Maintenance:

In considering a front loading machine or a top loading machine many warn that there is more maintenance needed for a front loading machine. Due to the door on the front of the machine the rubber gasket around the door gets wet and soapy every time you wash. It’s recommended that you clean the gasket after each wash or at least every six to eight weeks.  All energy efficient machines use less water than older machines so it’s important that you use laundry detergent that has a H.E. symbol on it, this kind of soap creates fewer soap spuds. With other soaps a great deal of residue will build up on the rubber gasket around the door of front loading machines and could ruin the gasket. It is also recommended that you use special products to clean the inside of your washing machine once a month (Lopez, 2011). Most washing machines also have a trap by the pump that catches debris and coins, it should be cleaned periodically (How It Works, 2012).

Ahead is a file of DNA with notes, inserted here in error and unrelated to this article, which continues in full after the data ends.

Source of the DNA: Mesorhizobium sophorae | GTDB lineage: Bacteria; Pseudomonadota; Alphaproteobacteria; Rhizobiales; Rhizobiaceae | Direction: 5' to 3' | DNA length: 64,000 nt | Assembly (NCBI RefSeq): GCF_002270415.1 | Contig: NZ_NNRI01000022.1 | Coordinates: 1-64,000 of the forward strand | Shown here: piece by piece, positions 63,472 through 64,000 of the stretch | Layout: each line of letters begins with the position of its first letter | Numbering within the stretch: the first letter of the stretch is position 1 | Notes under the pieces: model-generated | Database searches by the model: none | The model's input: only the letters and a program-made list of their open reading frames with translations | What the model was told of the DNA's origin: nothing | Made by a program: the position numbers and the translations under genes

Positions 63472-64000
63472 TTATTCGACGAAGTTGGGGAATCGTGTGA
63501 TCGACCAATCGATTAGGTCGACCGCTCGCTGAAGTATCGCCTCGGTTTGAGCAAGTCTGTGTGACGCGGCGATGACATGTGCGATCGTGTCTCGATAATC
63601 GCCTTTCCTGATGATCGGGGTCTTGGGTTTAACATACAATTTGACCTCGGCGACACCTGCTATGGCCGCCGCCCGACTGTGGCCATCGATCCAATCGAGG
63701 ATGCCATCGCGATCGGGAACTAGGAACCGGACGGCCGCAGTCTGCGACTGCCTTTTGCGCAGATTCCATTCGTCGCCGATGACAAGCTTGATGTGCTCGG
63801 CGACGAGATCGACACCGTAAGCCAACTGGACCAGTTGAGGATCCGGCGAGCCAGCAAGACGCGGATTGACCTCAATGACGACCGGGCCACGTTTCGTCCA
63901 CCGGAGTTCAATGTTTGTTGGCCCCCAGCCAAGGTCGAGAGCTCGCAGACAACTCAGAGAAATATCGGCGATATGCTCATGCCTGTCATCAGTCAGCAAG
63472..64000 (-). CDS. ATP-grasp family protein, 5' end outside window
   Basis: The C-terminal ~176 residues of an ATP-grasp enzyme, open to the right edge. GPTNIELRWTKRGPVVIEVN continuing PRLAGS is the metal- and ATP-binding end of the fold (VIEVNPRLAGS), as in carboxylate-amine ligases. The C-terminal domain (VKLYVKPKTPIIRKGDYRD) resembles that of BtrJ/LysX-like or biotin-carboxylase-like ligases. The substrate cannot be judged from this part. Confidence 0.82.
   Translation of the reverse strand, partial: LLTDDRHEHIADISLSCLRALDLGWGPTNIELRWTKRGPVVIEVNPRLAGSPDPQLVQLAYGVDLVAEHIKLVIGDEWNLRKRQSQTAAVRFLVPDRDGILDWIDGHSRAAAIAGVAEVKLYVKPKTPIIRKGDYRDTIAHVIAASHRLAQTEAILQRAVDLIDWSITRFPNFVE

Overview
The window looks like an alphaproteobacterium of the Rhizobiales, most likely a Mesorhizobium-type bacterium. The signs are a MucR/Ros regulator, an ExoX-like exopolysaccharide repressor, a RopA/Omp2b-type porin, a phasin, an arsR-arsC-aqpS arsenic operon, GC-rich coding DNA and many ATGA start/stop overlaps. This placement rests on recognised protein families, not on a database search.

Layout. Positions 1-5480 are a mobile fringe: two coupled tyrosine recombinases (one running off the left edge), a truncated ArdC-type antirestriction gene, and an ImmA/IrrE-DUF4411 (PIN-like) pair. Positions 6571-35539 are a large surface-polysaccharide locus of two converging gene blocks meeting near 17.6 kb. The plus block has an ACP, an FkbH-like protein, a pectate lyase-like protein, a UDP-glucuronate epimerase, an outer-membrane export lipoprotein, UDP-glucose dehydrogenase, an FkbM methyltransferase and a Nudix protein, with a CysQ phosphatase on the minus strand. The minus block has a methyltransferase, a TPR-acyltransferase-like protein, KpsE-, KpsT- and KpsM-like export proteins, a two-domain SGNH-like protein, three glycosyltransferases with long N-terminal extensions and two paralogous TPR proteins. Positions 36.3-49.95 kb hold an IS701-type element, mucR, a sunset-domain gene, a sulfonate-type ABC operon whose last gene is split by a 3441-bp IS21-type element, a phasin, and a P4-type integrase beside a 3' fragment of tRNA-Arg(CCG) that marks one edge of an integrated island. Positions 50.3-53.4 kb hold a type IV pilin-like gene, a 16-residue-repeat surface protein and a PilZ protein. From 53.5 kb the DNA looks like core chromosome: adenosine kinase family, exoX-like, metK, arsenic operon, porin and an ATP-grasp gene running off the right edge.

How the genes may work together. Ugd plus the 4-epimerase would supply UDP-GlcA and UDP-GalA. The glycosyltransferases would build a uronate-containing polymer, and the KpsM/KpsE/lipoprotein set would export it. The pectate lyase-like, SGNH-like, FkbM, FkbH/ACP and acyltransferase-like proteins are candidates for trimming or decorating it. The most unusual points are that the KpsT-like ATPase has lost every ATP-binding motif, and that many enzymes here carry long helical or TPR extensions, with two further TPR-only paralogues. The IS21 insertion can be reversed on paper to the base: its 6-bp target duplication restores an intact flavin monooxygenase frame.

Recycling:

Piles of old appliances before getting recycled.

Piles of old appliances before getting recycled.

The average life expectancy of most washing machines today is roughly ten to fourteen years for most families. That is an estimated 5600 loads of clothes or 400 to 560 loads of laundry a year (Consumer Reports, 2009). When the motor of the machine dies, or another part of the machine stops functioning correctly, most people in America will upgrade to a better machine for just a little more money than fixing the problem. Most washing machines are 65% percent steel, which is recyclable along with other metals and some other parts. Most people will choose to let the store they buy their new washing machine from recycle their old one. If that is not an option people can look into Municipal pick-up of appliances and you may be able to get a rebate for recycling your used appliances in some states. Another option is to find a local scrap metal recycler (Energy  Star, n.d.). According to Energy Star “some items, like mercury switches that may be found in some pre-1972 models, need special handling by a qualified recycler” (Energy  Star, n.d.).